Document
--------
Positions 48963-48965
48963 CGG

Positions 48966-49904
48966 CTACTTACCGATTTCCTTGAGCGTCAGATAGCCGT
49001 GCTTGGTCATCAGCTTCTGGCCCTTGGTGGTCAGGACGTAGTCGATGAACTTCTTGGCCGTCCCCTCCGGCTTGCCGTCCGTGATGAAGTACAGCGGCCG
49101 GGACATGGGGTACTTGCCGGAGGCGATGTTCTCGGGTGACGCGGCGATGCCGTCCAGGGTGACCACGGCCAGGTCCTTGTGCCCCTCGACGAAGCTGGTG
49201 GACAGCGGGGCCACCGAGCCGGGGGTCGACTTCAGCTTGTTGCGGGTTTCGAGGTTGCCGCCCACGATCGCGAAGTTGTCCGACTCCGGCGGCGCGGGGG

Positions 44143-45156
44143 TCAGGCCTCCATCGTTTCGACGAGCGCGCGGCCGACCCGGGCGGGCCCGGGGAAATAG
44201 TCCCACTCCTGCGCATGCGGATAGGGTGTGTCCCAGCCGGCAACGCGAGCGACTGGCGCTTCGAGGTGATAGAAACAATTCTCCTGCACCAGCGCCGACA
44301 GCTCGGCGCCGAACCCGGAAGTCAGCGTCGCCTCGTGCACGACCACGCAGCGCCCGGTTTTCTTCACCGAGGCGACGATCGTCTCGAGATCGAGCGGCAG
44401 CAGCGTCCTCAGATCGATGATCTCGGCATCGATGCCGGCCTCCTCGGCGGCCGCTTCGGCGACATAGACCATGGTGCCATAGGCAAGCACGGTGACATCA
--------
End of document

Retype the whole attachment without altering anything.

Positions 48963-48965
48963 CGG

Positions 48966-49904
48966 CTACTTACCGATTTCCTTGAGCGTCAGATAGCCGT
49001 GCTTGGTCATCAGCTTCTGGCCCTTGGTGGTCAGGACGTAGTCGATGAACTTCTTGGCCGTCCCCTCCGGCTTGCCGTCCGTGATGAAGTACAGCGGCCG
49101 GGACATGGGGTACTTGCCGGAGGCGATGTTCTCGGGTGACGCGGCGATGCCGTCCAGGGTGACCACGGCCAGGTCCTTGTGCCCCTCGACGAAGCTGGTG
49201 GACAGCGGGGCCACCGAGCCGGGGGTCGACTTCAGCTTGTTGCGGGTTTCGAGGTTGCCGCCCACGATCGCGAAGTTGTCCGACTCCGGCGGCGCGGGGG

Positions 44143-45156
44143 TCAGGCCTCCATCGTTTCGACGAGCGCGCGGCCGACCCGGGCGGGCCCGGGGAAATAG
44201 TCCCACTCCTGCGCATGCGGATAGGGTGTGTCCCAGCCGGCAACGCGAGCGACTGGCGCTTCGAGGTGATAGAAACAATTCTCCTGCACCAGCGCCGACA
44301 GCTCGGCGCCGAACCCGGAAGTCAGCGTCGCCTCGTGCACGACCACGCAGCGCCCGGTTTTCTTCACCGAGGCGACGATCGTCTCGAGATCGAGCGGCAG
44401 CAGCGTCCTCAGATCGATGATCTCGGCATCGATGCCGGCCTCCTCGGCGGCCGCTTCGGCGACATAGACCATGGTGCCATAGGCAAGCACGGTGACATCA